CHICAGO—The US office market was relatively stable in the third quarter, and in many of the most active cities, the tech sector supplied the fuel, according to a new report from Cushman & Wakefield. Although dozens of markets across the US saw some negative absorption, that was off-set by big gains for top tech cities such as Santa Clara, CA, Brooklyn, Seattle Raleigh/Durham, and San Diego. Each recorded more than one million square feet of positive absorption in the first three quarters of 2017, with Santa Clara reaching nearly 3.4 million.
“We were thinking last year that the tech sector was slowing down a bit, but it came roaring back this year,” Ken McCarthy, C&W’s principal economist, tells GlobeSt.com. “Overall, the tech sector continues to play an important role, both in the national economy, and the real estate market.”
But he emphasizes that there has been a lot of “ebb and flow” within the office market, and he expects that will continue. The US office sector should see growth over the next year, for example, but much of it will probably come from Sun Belt markets such as Atlanta, Phoenix, and Florida, places that may not be tech-centric, but are expected to see a solid amount of job growth and in-migration. In short, tech will be important in the future, but it’s also not magic.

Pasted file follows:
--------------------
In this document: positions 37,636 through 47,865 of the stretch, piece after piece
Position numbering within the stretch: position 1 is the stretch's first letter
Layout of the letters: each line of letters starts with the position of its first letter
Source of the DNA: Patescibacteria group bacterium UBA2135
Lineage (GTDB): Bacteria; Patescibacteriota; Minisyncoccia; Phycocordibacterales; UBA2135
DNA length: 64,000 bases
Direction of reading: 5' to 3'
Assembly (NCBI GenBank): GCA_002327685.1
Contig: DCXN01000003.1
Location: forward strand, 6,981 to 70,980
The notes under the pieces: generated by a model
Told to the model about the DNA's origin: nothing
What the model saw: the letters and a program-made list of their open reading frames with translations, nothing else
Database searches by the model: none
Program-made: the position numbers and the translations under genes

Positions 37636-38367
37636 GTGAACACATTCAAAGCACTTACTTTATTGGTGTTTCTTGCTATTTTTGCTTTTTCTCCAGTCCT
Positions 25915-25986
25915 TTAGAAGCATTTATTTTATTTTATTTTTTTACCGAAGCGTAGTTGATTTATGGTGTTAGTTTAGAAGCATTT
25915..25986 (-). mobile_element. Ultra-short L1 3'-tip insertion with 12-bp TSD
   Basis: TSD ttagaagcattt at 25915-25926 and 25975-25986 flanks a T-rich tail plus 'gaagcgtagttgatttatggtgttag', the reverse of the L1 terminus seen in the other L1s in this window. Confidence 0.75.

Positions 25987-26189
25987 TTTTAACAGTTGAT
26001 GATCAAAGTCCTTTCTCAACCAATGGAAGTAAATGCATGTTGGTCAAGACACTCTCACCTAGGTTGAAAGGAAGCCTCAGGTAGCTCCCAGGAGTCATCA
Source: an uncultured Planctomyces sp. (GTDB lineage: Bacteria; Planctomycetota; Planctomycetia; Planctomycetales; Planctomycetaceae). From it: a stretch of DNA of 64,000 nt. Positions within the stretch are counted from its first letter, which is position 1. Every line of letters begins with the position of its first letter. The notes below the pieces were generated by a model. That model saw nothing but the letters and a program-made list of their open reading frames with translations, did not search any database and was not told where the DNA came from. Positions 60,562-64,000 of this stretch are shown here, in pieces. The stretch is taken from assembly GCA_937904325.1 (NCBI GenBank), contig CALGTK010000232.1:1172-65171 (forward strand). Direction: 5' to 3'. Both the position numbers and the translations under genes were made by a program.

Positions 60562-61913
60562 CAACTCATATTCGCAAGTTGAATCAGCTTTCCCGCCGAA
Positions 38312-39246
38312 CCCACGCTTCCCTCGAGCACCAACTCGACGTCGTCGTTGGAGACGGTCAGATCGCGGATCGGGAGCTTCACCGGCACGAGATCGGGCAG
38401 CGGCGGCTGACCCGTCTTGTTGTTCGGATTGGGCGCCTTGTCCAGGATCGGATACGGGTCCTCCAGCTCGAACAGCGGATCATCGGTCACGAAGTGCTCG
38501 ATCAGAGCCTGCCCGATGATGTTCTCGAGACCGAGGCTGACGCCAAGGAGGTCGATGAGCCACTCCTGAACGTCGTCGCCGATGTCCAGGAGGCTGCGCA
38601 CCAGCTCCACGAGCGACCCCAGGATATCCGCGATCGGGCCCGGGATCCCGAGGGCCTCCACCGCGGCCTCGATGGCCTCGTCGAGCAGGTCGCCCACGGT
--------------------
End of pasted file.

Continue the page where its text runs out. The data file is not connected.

There are some signs that the office sector’s expansion has slowed. In the third quarter, “there were more individual markets with negative absorption than we’ve seen in quite some time,” says McCarthy. Cushman & Wakefield tracks 87 US markets, and 27 posted a combined 5.3 million square feet of negative absorption. That was a third more than the negative 3.4 million square feet recorded in the second quarter.
Still, spread out over so many markets, that amount of negative absorption is “not very dramatic.” And from a national perspective, “we’ve seen nothing but positive absorption since early 2010; that will continue, but at a slightly slower pace.”
The current construction boom will also continue, and that could eventually push up the national vacancy rate. That rate crept up from 13.2% in the second quarter to 13.3% in the third quarter. One year ago, it had hit a cyclical low of 13.1%.
Developers have about 104 million square feet of new office space underway in those 87 markets, C&W reports. That is the sixth consecutive quarter with a pipeline of more than 100 million square feet.
More than 31 million square feet is underway in just five markets: Midtown Manhattan; Dallas/Fort Worth; Washington, DC; San Francisco; and Boston. And the top 12 markets have a total of 55.9 million square feet in the pipeline. “Not only does that represent 54% of the total US development pipeline, it also represents 3.6% of the total inventory in these markets,” McCarthy says.
However, it’s positive that so much of this activity “is taking place in the very healthy markets,” as it makes it quite likely it will be absorbed. “We don’t look for any major stress.”